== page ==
marketing model and cites examples of successes and failures from a variety of
organizations. It suggest specific ideas for improving the effectiveness of their private label
credit card program.
Majority of the researches revealed on the consumer buying behaviour which includes
consumer satisfaction, perception, loyalty , buying intention of the fast moving consumer
goods as a whole and on the marketing strategies of the products of Hindustan unilever ltd.
No research have been conducted on the consumer behaviour towards the Hindustan
Unilever Ltd. and no research have been conducted on the personal care products of
Hindustan Unilever Ltd.




                                              31
                       NEED AND SCOPE OF THE STUDY


NEED
Research gap has been identified that previous researches only done on the brand loyalty,
consumer behaviour of various products or on the marketing strategies of the products of
Hindustan unilever ltd. Basic researches are found on the marketing strategies of Hindustan
unilever ltd .Hindustan unilever ltd has variety of products, so need is to identify the
consumer buying behaviour which include consumer preference, consumer satisfaction,
brand loyalty regarding personal care products of Hindustan unilever ltd.


SCOPE
Data analysis of the study represents the analysis and interpretation of various questions
asked by consumer who purchase personal care products of Hindustan Unilever ltd. The
scope of the study is limited to consumer in Bathinda city only.




                                              32
                     OBJECTIVES OF THE STUDY



 To check the preference of consumer regarding Hindustan unilever products
   (personal care products ).
 To check the factors responsible for preferring Hindustan unilever products.
 To study the media through which consumers get awareness about Hindustan
   unilever products.
 To identify the frequency of purchase of personal care products of Hindustan
   unilever products.
 To identify the satisfaction level regarding Hindustan unilever products (personal
   care products).
 To check the brand loyalty of the consumer of personal care products of
   Hindustan unilever products.




                                     33
                            RESEARCH METHODOLOGY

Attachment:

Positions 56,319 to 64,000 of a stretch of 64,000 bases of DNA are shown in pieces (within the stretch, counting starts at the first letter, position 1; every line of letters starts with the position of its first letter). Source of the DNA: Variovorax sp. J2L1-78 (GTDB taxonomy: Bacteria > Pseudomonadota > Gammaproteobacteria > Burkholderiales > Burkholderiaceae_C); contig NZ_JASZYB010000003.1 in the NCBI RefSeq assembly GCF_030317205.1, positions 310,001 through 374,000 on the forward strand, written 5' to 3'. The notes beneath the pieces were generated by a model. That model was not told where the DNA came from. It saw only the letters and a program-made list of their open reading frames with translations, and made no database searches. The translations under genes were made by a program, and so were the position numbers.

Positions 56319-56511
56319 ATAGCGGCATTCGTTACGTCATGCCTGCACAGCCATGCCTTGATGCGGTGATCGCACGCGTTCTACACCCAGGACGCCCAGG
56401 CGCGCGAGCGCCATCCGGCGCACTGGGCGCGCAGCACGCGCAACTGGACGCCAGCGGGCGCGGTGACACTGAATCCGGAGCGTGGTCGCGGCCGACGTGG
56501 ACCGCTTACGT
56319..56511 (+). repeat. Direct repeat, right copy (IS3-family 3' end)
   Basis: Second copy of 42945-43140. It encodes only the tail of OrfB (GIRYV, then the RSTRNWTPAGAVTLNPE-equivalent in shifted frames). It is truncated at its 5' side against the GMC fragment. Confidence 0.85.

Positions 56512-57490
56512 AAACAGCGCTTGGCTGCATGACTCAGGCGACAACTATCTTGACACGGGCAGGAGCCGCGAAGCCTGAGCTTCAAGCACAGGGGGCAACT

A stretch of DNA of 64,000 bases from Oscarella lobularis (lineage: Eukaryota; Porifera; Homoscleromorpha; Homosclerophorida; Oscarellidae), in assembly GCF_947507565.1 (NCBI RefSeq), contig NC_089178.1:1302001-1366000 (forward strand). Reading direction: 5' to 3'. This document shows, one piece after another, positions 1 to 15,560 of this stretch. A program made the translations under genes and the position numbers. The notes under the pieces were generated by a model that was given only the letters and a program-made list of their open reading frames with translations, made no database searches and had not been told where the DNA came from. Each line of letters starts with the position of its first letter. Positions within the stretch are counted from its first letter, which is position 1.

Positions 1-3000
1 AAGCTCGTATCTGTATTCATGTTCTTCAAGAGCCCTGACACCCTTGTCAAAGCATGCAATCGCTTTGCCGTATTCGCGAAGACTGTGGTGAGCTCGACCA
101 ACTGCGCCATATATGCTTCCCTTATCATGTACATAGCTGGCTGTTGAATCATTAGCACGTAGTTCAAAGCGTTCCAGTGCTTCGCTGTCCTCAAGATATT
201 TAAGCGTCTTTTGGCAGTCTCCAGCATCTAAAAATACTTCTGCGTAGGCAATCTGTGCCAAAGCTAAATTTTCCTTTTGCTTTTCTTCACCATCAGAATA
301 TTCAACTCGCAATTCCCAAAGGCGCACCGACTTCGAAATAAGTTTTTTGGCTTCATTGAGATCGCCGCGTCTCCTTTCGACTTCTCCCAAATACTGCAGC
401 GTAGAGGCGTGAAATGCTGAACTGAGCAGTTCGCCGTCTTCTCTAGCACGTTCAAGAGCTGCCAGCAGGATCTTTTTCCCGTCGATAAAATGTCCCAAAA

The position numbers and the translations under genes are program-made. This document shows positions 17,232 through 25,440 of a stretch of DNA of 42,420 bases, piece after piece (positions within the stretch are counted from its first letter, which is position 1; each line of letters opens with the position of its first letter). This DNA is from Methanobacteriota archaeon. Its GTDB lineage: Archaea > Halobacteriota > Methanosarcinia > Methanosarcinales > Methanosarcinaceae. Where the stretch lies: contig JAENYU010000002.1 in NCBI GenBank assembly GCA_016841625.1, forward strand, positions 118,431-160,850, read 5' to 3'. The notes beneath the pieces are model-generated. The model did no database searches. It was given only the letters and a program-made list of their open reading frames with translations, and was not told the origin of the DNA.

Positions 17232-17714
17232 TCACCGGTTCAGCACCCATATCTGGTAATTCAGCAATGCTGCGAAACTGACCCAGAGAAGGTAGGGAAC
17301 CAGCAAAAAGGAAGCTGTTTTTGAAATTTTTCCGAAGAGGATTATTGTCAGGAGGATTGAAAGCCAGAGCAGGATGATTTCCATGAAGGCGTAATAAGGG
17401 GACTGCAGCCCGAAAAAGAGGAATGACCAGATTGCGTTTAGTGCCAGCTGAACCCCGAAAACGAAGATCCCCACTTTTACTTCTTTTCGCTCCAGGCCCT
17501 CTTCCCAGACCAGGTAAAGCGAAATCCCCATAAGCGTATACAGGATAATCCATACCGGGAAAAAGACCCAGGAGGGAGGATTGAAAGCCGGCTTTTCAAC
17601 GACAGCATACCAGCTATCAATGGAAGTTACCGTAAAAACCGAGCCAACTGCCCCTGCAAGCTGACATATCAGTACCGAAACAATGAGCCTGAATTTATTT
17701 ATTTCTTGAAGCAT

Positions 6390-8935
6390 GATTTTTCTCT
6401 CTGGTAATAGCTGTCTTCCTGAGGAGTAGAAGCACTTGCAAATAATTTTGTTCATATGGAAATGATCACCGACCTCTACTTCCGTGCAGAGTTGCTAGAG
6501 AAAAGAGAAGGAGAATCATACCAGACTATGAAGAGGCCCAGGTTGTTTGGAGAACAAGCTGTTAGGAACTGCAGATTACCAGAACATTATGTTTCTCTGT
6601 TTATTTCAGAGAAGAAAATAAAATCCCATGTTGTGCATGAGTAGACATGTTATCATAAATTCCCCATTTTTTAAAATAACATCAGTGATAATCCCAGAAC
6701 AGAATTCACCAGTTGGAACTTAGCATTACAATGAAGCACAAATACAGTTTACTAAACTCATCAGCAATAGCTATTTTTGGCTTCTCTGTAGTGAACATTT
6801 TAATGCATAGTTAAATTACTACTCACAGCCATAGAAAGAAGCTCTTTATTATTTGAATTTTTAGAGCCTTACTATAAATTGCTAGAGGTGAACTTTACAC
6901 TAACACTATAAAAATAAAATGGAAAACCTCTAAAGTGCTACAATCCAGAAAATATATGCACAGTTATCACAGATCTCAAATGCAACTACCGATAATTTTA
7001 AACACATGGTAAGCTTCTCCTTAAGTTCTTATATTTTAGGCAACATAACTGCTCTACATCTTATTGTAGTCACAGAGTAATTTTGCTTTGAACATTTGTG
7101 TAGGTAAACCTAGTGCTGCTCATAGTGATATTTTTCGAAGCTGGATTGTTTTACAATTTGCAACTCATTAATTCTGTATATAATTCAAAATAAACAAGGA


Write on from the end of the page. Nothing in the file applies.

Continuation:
Research methodology is a way to systematically solve the research problem. The research
methodology includes the various methods and techniques for conducting a research.


Defining the Research Problem and Objectives: It is said, “A problem well defined is
“Half solved”. The first step in research methodology is to define the problem and deciding
the research objective. The objective of my study is to know the consumer buying behaviour
of personal care products of Hindustan Unilever Ltd.


 1. Research Design: Research Design is a blueprint or framework for conducting
       marketing research project. It specifies the details of the procedures necessary for
       obtaining the information needed to structure and solve marketing research problem.
       The research design used in this study is descriptive research.


 2. Sampling design: Sampling can be defined as the section of some part of an aggregate
    or totality on the basis of which judgment or an inference about aggregate or totality is
    made. The steps involved in sampling design are as follows:
   •    Universe:
    Theoretical universe: Consumers of personal care products of Hindustan Unilever
        Ltd all over the world.
    Accessible universe: Consumers of personal care products of Hindustan Unilever Ltd
        in India.
   •    Sampling Frame: The sources of information are retailers, friends and relatives.
        •                         Sampling unit: Sampling unit of this study was individuals
        who are using the personal care products of Hindustan Unilever Ltd. including
        students, housewives, businessmen and professional.
   •    Sampling size: Sampling size is the total number of units which covered in our
        study. The sample size of this study is 200 restricted to the Bathinda city.
   •    Sampling Technique: Sampling Technique used in this study is Non-Probabilistic
        Convenient Sampling. It is that type of sampling where the researcher selects the
        sample according to his or her convenience.


                                                34
3. Data Collection and Analysis: Data can be collected in two ways:
    a) Data collection:
        Primary data: Primary data are those, which are collected a fresh and for the
    first time and thus happen to be original in character. It is the backbone of any study.
    Primary data was obtained from personal interview of respondents with the help of